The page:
"Back in My Arms Again, on June 12, 1965, became the Supremes fifth #1.
Not only were the Supremes competing head on with the British invasion, they were becoming superstars in the realm of pop entertainment. On July 29, 1965 they headlined New York's famous Copacabana nightclub.
The same month "Nothing But Heartaches" was released and broke the string of number ones, only reaching #11. But it was a short lived decline; "I Hear a Symphony" reached number one on November 20th.
In early 1966 they had hits with "My World is Empty Without You" and "Love is Like a Itching in My Heart" . "You Can't Hurry Love" reached #1 on September 10, 1966 which began a new string of #1s that included "You Keep Me Hanging On," "Love is Here and Now You Are Gone," and "The Happening".
"The Happening" was the last of ten #1s written by Holland-Dozier-Holland for the Supremes. They left Motown to form their own labels, Hot Wax and Invictus.
"Over a period of time, favoritism surfaced, which I believe had something to do with the romantic link between Berry Gordy and Diana Ross"
Carolyn Gill of the Velvelettes
By now the friction between Ballard and Ross had taken its toll and Ballard missed two shows in Montreal and New Orleans. Part way through the Supremes appearance at the Flamingo Hotel in :Las Vegas Ballard was fired by Gordy and replaced by Cindy Birdsong of the Bluebelles.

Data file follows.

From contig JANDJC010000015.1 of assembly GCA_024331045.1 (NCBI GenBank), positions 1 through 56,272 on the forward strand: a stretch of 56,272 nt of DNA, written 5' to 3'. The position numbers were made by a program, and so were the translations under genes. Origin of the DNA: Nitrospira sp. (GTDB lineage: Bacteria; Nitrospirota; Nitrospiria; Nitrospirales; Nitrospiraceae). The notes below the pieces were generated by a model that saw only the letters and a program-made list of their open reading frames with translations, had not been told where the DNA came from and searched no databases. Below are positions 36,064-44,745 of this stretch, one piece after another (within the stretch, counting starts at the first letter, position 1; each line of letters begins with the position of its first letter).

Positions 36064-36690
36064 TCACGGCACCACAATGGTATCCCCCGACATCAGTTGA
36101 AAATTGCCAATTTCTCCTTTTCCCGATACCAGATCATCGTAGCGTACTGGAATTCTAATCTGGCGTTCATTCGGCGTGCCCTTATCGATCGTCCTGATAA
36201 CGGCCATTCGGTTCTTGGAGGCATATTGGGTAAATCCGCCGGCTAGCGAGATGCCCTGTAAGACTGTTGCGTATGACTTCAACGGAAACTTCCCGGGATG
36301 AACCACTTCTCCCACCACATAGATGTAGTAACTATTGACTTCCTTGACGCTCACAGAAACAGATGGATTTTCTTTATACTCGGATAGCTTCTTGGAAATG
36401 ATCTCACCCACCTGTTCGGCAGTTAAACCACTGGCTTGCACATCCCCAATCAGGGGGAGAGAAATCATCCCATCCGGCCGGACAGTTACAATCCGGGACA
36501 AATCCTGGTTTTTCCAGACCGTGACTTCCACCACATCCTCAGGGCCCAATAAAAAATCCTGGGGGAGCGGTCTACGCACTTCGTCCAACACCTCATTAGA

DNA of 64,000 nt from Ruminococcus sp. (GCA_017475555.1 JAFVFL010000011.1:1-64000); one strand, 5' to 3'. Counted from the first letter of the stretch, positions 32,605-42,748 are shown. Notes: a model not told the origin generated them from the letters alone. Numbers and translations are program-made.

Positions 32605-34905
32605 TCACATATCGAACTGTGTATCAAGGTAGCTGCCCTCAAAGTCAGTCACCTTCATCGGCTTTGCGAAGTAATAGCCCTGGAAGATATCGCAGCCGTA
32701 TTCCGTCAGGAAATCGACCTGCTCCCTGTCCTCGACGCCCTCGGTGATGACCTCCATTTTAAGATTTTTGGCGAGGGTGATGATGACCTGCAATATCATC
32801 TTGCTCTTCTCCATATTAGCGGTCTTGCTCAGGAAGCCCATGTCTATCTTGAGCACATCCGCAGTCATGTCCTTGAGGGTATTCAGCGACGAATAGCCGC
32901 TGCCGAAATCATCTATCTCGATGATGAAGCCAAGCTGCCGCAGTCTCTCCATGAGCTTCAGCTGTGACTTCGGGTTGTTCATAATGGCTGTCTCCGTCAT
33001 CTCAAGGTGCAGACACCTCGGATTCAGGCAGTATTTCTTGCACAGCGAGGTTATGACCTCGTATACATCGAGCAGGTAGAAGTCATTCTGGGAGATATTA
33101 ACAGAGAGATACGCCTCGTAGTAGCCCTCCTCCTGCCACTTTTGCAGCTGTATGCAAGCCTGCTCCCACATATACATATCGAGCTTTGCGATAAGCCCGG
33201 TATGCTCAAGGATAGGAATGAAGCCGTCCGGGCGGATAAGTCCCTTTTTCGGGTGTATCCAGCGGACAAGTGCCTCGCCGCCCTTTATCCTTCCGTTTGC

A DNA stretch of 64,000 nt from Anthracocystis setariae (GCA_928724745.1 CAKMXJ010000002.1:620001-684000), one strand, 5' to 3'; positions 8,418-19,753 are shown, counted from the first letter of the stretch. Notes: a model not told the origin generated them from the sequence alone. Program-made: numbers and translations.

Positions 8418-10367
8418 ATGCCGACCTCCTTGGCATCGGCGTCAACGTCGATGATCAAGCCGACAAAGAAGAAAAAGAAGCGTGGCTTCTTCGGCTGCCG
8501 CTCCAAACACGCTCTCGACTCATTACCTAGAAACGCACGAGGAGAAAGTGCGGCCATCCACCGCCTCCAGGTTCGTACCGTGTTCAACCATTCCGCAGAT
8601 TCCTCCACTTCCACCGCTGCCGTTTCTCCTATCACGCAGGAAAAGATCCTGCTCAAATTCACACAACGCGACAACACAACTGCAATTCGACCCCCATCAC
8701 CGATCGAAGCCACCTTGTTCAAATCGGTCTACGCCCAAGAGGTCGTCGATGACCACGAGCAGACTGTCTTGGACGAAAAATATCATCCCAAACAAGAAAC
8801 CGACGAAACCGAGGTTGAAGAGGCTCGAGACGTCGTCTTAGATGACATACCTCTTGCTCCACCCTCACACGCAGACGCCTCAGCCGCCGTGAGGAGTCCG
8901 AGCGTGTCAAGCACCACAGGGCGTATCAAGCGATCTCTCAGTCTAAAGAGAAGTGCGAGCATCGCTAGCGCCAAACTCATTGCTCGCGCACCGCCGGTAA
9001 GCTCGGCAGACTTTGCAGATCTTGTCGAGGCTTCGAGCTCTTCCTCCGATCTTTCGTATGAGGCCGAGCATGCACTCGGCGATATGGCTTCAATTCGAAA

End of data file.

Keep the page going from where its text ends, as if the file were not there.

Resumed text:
"Initially there was a phone call - someone from Motown's office asked me to audition as a replacement for one of the Supremes. I didn't know who it was. I actually thought it was a joke. It surprised me, but I got on a plane and went straight over to Berry Gordy's house. The Supremes were in a meeting in another room and I was waiting outside. Then Florence came walking through the living room in tears and that's what made me know that it was her they wanted me to replace" .... Cindy Birdsong
Gordy now renamed the group Diana Ross and the Supremes. Though Diana was gaining stature on her way to a solo career, the new lineup was not nearly as successful saleswise. Over the next two years twelve singles were released with only "Love Child" reaching number one.
The groups first two singles "Reflections" and "In and Out of Love" were carryovers from the Holland-Dozier-Holland days.
The group did several good remakes with the Temptations. "I'm Going to Make You Love Me" was one of them.
Diana grew more and more estranged from us. We even stopped recording together. If we were in town just for one day during a tour, Diana would do all the leads and then the studio group would do all the back-up vocals when we left. And that really built up alienation.